It all looked familiar to me as I removed the air filter from the top of the carburetor and handed to Dan. He took the piece and stood back a little further. Not having a screwdriver I rummaged around in the glove box and found an old ballpoint and asked Dan to hold in the throat of the carb while I turned the engine.
After he flatly refused to help me with this simple task I found a piece of wire that I wound around the pen and shoved it into place. Then I turned the key of the ignition.
A large poof followed by a flame that thankfully extinguished itself as the engine roared to life. I admitted to Dan that I was not expecting the small explosion, but, I pointed out, the truck was now running.
Dan was not as impressed, and in fact it took a lot of apologies and convincing to get him back into the truck even after the air filter and motor cover were safely back in place. Still, it seemed prudent to have the truck looked at by a mechanic before continuing on up over the mountains. Something that fixes itself will eventually break itself.
We carefully chugged up the Interstate until we found an interchange where we could turn around. As we started back down toward Denver, we looked for a place that had a pay phone (cell phones were still only in the comics as Dick Tracy’s “two-way wrist radio.”) At the same time we saw a green sign that indicated that a restaurant and facilities were just ahead.
The engine started sputtering again as we pulled into the parking lot of a trendy little place in the woods where tourists and locals gathered with a bar connected to a restaurant. I found the rental papers with an emergency number and went inside where I found a telephone booth just inside the entrance. I dialed the number listed on the papers while Dan headed toward the bar.
The person that answered the phone was very friendly and said that the company valued my business and that an agent would be on the line shortly. I waited for several minutes while listening to jarring, loud music from an oldies station. Eventually somebody interrupted the noise with a raspy voice that was intermittent with static.
“Buzz, buzz -lo, this is buzz buzz, how can I help you?”
I tried to gather my thoughts and then babbled on about my predicament for several minutes. A few long seconds went by and the only thing I could hear was another conversation that seemed to be in a foreign language.
I asked if there was anyone there. The answer was now so loud that I had to hold the phone away from my ear. The voice wanted to know where I was calling from. I had no idea, but I explained that I was not far from Denver.
The voice loudly asked what state I was in.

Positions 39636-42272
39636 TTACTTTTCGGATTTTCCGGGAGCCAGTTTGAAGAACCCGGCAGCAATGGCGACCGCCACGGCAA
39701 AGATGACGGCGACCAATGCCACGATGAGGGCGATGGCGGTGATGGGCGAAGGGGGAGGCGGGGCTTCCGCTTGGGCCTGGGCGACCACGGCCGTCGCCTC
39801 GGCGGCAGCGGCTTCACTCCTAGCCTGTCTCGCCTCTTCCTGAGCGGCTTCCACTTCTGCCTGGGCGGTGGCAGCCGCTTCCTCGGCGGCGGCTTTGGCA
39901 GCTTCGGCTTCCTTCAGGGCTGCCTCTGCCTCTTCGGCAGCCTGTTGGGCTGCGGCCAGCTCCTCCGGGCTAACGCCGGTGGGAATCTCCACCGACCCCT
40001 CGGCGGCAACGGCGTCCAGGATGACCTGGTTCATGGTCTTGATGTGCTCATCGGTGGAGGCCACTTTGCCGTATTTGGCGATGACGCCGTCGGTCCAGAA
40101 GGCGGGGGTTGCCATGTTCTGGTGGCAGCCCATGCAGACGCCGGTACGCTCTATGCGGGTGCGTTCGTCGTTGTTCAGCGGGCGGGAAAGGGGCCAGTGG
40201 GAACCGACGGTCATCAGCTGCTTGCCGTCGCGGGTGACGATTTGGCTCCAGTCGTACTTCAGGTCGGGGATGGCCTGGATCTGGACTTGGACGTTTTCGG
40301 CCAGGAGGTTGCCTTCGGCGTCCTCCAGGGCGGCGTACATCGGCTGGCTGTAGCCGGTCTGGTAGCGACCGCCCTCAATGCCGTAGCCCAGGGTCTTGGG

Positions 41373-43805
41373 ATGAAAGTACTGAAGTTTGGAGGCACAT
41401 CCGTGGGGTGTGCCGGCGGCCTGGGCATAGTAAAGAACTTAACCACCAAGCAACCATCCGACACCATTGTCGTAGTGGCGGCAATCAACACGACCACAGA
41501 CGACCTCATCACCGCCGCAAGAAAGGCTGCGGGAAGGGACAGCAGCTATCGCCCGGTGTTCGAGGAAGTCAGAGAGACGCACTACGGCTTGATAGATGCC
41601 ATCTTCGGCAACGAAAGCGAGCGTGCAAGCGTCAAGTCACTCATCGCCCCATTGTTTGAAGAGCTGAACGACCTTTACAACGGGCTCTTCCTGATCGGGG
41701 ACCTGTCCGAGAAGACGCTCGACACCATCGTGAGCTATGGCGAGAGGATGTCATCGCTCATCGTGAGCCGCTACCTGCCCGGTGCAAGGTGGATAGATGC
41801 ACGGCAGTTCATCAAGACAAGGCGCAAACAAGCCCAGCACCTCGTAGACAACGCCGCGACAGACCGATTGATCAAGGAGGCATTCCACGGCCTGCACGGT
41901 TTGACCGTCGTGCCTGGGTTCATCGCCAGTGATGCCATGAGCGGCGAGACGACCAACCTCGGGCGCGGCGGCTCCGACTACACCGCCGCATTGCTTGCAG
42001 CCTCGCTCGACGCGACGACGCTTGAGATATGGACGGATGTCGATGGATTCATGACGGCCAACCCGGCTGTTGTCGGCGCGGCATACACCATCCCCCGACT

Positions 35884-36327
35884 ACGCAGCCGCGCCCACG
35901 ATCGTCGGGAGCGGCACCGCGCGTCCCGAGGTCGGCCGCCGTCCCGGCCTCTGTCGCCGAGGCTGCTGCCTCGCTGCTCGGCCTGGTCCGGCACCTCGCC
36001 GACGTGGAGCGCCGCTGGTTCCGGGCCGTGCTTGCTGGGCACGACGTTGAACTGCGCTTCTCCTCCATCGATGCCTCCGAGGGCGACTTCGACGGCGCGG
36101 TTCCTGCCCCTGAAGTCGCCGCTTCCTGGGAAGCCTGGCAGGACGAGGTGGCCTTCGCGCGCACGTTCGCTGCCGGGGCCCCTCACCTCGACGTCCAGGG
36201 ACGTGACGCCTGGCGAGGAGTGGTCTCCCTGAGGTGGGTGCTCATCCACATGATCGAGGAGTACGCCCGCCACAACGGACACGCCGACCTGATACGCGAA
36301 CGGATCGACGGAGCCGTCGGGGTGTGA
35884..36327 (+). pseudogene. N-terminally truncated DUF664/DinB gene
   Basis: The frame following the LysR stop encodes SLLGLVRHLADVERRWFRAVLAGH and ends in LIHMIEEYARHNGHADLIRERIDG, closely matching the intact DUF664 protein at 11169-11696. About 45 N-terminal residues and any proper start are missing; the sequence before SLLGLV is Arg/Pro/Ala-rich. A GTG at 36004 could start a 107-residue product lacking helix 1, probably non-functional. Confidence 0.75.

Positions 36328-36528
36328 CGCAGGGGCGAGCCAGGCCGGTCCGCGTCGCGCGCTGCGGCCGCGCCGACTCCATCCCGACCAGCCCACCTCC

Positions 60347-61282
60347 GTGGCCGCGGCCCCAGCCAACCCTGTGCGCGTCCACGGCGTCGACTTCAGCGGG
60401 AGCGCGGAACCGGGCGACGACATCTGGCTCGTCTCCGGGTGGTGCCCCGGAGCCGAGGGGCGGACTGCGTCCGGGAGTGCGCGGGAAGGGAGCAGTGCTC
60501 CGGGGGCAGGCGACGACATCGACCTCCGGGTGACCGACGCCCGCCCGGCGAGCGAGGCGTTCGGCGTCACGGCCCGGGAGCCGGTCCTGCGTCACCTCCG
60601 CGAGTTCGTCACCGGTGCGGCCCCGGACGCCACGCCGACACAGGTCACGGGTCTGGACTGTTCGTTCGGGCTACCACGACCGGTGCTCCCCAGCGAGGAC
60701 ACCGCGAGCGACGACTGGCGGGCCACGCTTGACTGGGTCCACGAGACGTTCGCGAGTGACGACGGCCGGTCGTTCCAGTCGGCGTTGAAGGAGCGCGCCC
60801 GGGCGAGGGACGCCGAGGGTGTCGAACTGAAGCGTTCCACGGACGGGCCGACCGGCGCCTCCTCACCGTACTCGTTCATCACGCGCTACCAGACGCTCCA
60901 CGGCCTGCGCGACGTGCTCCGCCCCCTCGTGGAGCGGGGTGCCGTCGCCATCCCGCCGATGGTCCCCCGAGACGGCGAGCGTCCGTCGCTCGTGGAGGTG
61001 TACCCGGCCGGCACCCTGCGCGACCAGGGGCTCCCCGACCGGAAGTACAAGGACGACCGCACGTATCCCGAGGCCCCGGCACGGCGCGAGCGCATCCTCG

I longed to join Dan in the bar where I could see him wiping foam off his mustache.
After the voice and I shouted back and forth for five minutes, the voice told me to call back in twenty minutes while someone would look for a repair facility close to where we were.
I took the opportunity to go to the bar and explain to Dan what the situation was, and all in all, he took it well. I realized that he’d had more than one beer and was probably on his fourth while he chatted happily with his new friends who were from California and Illinois.
It was necessary to call back twice, but after almost an hour, someone (a woman with an English accent) gave me the address of a repair place with whom the rental company had a contract. The garage was in the middle of Denver, but, she explained, I could go back to the rental agency in Topeka and return the truck for another, if I wished.
After a nightmare of a drive in the early rush hour with the motor threatening to stall at any time, we eventually found the shop just before they closed for the day. The guy at the desk looked as if he bathed in grease and chain smoked Camels as he guessed at what might be causing the problem with the truck. He suspected that the carburetor was sticky and that they should have it fixed by ten the next morning.
There was nothing to be done but to disconnect the bus from the truck while wondering if we could ever figure out to get the complicated hitch back on again. It had taken hours to do the hook up in Kansas and the frustration had almost caused me to break into tears. But with a lot of cursing, sweat and bruised knuckles, we’d eventually found the solution. Hopefully the miracle would repeat itself in the morning.
We found a motel that didn’t look terribly diseased and checked in. The young Vietnamese woman at the desk accepted my credit card without a word and handed us a key. She pointed to the stairway and said, “Your room on floor two.” And as we turned away she added, “No smoke.”
Of course, when we opened the door to the room, it smelled like the place had been occupied for weeks by someone who had a four-pack-a-day habit. I went back to the desk and asked if there was another room. The woman looked at me for a moment and frowned.
“No, no. All full up. Very nice room.”
Later, after returning from the nearby Taco Bell and watching Bonanza in black and white, we noticed that the room was getting quite chilly. There did not seem to be a thermostat or heat control any where. But the room was steadily getting colder. So, I picked up the telephone and called the desk, wondering if the heat could be turned on.
“Oh no. Only air conditioner,” was the answer.
Our evening was completed by finding the shower temperature was barely tepid and the stool could not be flush except by reaching into the tank for a slimy piece of string and pulling the valve open.
Dan said that he would pick the next night’s accommodations.